The study was approved by the Agamenon Magalhães Hospital Ethics Committee.

Statistical analysis

The results were analyzed using means, standard deviations, and percentages. The F test (Anova) with Tukey and Tamhane comparisons, and the Pearson chi-squared were used. P values lower than 0.05 indicated a significant difference.

 

RESULTS

The mean ± SD serum 25-OHD was significantly lower in subjects with untreated Paget's disease (23.76 ± 6.29 ng/mL) than in the control groups: 27.86 ± 13.52 (elderly men) and 30.30 ± 9.59 (postmenopausal women).

The prevalence of vitamin D deficiency, considering a cut-off point of serum 25-OHD concentration < 30 ng/mL, was 85.7% in patients with Paget's disease, while in the elderly men and postmenopausal women it was 66.7% and 54.3%, respectively (p < 0.001). The clinical and laboratory characteristics of the patients with Paget's disease of bone and the control groups are shown in Table 1.

In spite of a tendency (p = 0.07) in our study, no significant correlations were found between 25-OHD and plasma alkaline phosphatase in patients with Paget's disease. Most of the patients with Paget's disease were symptomatic (60.7%) and the most affected skeletal areas were the pelvis, long bones of the lower extremities, vertebrae and skull, and the prevalence of secondary hyperparathyroidism considering a cut-off value of serum 25-OHD less than 25 ng/mL was 17.2% (5 patients).

 

DISCUSSION

This was the first study on vitamin D status in subjects with untreated Paget's disease of bone compared with age-matched control conducted in Latin America. Occult vitamin D deficiency has been reported in various situations, particularly in elderly persons. Our data showed a high prevalence of hypovitaminosis D in untreated patients with Paget's disease (85.7%), higher than in our age-matched control groups of postmenopausal women (54.3%) and elderly men (67.7%). In another study conducted in the city of Recife (8), the prevalence of hypovitaminosis D in 627 postmenopausal women was 43% when a cut-off point of serum 25-OHD less than 25 ng/mL was used.

Decreased exposure to sunlight is expected in patients with disability, and could be the reason for a higher prevalence of vitamin D deficiency, but none of our patients with Paget's disease had any physical disability. Recife is situated at latitude 10ºS and has sunny weather throughout the year. Although we have not performed any sun exposure evaluation in the patients with Paget's disease, sun exposure was studied in the group of elderly men, and a high prevalence of hypovitaminosis D was found, despite the high sun exposure during the summer months (9).

Another possible explanation is the high body mass index (BMI). It is known that serum 25-OHD levels are lower in subjects with high BMI than in those with normal BMI, but BMI in the subjects with Paget's disease was not higher than in the control groups. A further possibility is that the differences in age might provide an explanation for differences in 25-OHD, but the ages of the Paget's disease patients and the aged-matched controls were very similar. Other possible causes of the lower serum 25-OHD levels in the Paget's disease patients could be the decreased serum 25-OHD production or enhanced hepatic catabolism, or an increased consumption of 25-OHD by the pagetic bone, owing to the high bone turnover in these subjects.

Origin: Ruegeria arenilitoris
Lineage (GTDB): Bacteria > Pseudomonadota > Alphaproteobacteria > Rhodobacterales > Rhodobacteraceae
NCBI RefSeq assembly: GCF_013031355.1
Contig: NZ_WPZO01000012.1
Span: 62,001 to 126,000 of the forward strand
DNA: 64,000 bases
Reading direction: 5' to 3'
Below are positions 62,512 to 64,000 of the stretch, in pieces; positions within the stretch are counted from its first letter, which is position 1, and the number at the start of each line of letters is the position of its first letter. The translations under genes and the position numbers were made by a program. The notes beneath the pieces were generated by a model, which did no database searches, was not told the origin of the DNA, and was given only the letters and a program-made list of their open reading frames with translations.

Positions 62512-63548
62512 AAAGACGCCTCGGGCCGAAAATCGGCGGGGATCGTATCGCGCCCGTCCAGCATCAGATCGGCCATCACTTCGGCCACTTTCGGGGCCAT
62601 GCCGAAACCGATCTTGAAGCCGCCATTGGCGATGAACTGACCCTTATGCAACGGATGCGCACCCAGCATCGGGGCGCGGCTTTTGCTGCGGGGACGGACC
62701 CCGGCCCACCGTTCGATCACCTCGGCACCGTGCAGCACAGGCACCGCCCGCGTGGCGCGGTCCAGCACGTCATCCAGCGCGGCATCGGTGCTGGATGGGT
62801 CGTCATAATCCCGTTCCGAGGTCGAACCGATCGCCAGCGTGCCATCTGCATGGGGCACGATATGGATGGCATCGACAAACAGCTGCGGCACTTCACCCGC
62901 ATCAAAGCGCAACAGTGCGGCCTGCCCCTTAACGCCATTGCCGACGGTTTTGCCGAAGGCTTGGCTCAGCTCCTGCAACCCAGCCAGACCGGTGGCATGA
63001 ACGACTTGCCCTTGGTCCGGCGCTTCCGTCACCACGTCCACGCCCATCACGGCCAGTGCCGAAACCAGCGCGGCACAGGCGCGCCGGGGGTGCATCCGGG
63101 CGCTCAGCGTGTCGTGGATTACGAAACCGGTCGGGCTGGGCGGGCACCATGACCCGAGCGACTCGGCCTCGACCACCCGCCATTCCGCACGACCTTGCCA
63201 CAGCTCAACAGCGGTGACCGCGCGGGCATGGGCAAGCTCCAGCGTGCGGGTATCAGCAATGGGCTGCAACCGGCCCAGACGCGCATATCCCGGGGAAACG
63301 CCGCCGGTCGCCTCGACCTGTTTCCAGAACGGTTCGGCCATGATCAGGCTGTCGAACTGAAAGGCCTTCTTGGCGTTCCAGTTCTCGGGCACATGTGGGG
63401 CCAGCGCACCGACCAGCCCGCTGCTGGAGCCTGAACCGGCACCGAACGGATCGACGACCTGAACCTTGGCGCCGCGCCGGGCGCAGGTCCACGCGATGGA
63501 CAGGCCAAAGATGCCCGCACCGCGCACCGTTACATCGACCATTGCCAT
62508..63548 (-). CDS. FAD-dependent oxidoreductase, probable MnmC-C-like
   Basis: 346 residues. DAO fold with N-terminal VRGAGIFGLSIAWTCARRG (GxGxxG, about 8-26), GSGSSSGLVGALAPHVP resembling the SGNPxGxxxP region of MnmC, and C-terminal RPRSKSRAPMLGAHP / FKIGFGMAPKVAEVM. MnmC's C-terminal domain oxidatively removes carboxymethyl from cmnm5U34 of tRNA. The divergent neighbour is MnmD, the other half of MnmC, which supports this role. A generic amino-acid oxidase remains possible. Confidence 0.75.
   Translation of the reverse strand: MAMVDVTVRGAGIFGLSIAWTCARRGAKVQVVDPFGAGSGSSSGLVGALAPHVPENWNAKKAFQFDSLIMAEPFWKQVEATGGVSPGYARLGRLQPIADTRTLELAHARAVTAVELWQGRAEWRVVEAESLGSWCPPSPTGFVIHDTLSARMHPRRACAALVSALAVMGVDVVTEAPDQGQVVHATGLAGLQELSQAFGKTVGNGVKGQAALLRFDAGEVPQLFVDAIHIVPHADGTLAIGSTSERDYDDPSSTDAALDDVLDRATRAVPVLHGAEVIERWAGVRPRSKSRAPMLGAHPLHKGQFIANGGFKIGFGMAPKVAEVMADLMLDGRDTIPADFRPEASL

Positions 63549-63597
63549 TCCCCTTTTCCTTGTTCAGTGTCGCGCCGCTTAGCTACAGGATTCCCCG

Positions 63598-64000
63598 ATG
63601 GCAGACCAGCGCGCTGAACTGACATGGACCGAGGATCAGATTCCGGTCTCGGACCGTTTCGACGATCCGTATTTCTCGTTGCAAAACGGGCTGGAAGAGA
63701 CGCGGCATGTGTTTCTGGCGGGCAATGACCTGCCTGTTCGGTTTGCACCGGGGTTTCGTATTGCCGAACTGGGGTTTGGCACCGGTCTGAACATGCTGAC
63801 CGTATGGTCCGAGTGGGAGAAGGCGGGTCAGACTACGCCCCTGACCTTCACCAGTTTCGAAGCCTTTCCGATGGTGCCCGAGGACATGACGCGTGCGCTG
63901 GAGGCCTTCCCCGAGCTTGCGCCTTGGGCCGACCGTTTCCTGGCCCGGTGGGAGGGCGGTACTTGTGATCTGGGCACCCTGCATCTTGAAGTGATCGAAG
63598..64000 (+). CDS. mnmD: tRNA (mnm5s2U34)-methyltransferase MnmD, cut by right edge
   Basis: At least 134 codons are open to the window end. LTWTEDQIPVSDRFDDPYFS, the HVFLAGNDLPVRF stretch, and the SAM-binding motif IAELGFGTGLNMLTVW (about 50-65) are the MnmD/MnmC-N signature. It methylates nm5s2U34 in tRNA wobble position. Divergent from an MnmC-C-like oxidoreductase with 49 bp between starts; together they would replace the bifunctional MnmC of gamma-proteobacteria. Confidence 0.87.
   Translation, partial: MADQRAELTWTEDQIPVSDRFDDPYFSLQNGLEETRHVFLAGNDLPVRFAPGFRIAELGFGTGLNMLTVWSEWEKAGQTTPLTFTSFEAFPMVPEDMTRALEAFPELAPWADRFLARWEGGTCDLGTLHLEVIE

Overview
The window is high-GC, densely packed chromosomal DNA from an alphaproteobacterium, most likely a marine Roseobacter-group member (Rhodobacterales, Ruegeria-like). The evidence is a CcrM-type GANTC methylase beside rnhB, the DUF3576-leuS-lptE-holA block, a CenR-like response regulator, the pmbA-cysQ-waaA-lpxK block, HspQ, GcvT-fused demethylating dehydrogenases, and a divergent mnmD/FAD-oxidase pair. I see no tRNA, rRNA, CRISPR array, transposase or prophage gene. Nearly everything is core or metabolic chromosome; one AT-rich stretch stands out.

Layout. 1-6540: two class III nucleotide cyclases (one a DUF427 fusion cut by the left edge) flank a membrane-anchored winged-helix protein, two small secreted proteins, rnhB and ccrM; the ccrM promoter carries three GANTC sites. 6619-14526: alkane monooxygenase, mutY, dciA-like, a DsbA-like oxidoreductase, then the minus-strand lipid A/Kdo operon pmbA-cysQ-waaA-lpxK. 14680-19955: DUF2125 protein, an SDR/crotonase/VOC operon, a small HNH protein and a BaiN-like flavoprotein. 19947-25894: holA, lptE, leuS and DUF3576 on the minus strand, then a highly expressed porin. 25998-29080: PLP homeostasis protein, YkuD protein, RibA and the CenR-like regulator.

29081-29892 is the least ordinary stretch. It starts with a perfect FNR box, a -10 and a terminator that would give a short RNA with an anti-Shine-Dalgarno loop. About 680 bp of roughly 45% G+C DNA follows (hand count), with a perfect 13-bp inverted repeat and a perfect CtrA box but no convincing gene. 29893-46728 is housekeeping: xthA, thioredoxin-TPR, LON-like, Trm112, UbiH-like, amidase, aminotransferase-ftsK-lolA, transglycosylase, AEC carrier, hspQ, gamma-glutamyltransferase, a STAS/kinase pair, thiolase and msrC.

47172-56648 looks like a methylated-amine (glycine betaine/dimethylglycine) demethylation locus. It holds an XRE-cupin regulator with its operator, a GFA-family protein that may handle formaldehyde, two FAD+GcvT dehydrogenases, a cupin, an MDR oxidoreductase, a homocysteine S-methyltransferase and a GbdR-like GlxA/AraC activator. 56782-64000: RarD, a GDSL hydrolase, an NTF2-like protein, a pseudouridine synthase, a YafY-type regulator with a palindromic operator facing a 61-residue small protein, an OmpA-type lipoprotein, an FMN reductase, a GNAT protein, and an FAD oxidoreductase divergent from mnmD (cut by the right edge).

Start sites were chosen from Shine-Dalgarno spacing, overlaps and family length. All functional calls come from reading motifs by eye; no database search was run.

In an English study, 25-OHD serum values in 32 patients with Paget's disease were significantly lower than in the 32 age-matched control subjects, and there was a significant correlation between alkaline phosphatase activity and 25-OHD values (p < 0.05) (10). In spite of such a tendency (p = 0.07) in our study, we did not find any significant inverse correlation between serum levels of 25-OHD and alkaline phosphatase, which may be because the mean serum 25-OHD in the patients with Paget's disease from the English study (mean 25-OHD = 11.32 ng/mL) was lower than our patients with Paget's disease (mean 25-OHD = 23.76 ng/mL).

25-OHD levels are inversely associated with PTH, resulting in secondary hyperparathyroidism, which is associated with bone loss and consequent increased risk of fractures. The prevalence of secondary hyperparathyroidism in patients with Paget's disease was evaluated in an US study (11). A total of 30 patients were either untreated or had received no treatment for 6 months or longer when studied; the other 9 were receiving either salmon calcitonin (3) or etidronate (6). The results showed that, in 7 of the 39 patients (18%), parathyroid hormone levels were increased above normal. This prevalence was similar to that found in our patients with Paget's disease (17.2%).

In conclusion, we found a high prevalence of hypovitaminosis D in untreated patients with Paget's disease of bone living in the tropics. Considering that vitamin D deficiency is associated with secondary hyperparathyroidism and serum 25-OHD levels can be lower in subjects with Paget's disease of bone, thus compromising the efficacy of bisphosphonate, the agent of choice for the treatment of Paget's disease, we suggest that the levels of 25-OHD should be restored prior to the use of bisphosphonates, and that these patients be treated with doses of vitamin D higher than those employed in the treatment of osteoporosis.

 

REFERENCES

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10. Guillard-Cumming DF, Beard DJ, Douglas DL, Johnson SK, Lawson-Matthew PJ, Russell RG, et al. Abnormal vitamin D metabolism in Paget's disease of bone. Clin Endocrinology (Oxf). 1985;22(4):559-66.         [ Links ]

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Correspondence to:
Luiz Griz
Estrada das Ubaias, 332/302, Casa Forte
52061-080 – Recife, PE, Brazil
luizgriz@globo.com

Received on Aug/26/2012
Accepted on Dec/5/2012

 

 

Disclosure: no potential conflict of interest relevant to this article was reported.